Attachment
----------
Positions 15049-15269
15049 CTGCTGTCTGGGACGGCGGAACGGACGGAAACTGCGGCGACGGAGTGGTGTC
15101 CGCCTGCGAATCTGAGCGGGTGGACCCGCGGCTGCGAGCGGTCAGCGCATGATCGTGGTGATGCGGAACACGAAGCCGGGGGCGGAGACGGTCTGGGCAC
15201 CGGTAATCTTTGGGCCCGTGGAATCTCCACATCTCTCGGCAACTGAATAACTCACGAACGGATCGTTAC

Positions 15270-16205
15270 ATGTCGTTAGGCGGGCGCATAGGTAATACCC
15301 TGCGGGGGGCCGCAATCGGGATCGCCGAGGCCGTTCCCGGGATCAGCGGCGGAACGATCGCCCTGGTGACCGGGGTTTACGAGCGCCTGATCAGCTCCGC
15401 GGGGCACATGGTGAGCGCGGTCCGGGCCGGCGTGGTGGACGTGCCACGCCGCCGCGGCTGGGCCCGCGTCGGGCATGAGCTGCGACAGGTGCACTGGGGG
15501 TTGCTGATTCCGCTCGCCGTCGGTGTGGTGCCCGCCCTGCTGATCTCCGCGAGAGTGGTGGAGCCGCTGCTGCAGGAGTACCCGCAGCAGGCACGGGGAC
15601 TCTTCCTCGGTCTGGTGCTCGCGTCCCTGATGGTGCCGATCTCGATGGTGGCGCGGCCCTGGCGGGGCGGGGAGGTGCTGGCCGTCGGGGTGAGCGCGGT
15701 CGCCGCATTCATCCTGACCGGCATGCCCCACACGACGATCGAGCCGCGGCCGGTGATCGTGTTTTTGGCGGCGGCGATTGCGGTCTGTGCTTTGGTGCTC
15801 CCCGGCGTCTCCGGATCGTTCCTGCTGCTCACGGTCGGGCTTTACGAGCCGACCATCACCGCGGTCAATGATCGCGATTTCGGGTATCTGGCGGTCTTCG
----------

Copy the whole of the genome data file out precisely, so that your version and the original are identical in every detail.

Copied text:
Positions 15049-15269
15049 CTGCTGTCTGGGACGGCGGAACGGACGGAAACTGCGGCGACGGAGTGGTGTC
15101 CGCCTGCGAATCTGAGCGGGTGGACCCGCGGCTGCGAGCGGTCAGCGCATGATCGTGGTGATGCGGAACACGAAGCCGGGGGCGGAGACGGTCTGGGCAC
15201 CGGTAATCTTTGGGCCCGTGGAATCTCCACATCTCTCGGCAACTGAATAACTCACGAACGGATCGTTAC

Positions 15270-16205
15270 ATGTCGTTAGGCGGGCGCATAGGTAATACCC
15301 TGCGGGGGGCCGCAATCGGGATCGCCGAGGCCGTTCCCGGGATCAGCGGCGGAACGATCGCCCTGGTGACCGGGGTTTACGAGCGCCTGATCAGCTCCGC
15401 GGGGCACATGGTGAGCGCGGTCCGGGCCGGCGTGGTGGACGTGCCACGCCGCCGCGGCTGGGCCCGCGTCGGGCATGAGCTGCGACAGGTGCACTGGGGG
15501 TTGCTGATTCCGCTCGCCGTCGGTGTGGTGCCCGCCCTGCTGATCTCCGCGAGAGTGGTGGAGCCGCTGCTGCAGGAGTACCCGCAGCAGGCACGGGGAC
15601 TCTTCCTCGGTCTGGTGCTCGCGTCCCTGATGGTGCCGATCTCGATGGTGGCGCGGCCCTGGCGGGGCGGGGAGGTGCTGGCCGTCGGGGTGAGCGCGGT
15701 CGCCGCATTCATCCTGACCGGCATGCCCCACACGACGATCGAGCCGCGGCCGGTGATCGTGTTTTTGGCGGCGGCGATTGCGGTCTGTGCTTTGGTGCTC
15801 CCCGGCGTCTCCGGATCGTTCCTGCTGCTCACGGTCGGGCTTTACGAGCCGACCATCACCGCGGTCAATGATCGCGATTTCGGGTATCTGGCGGTCTTCG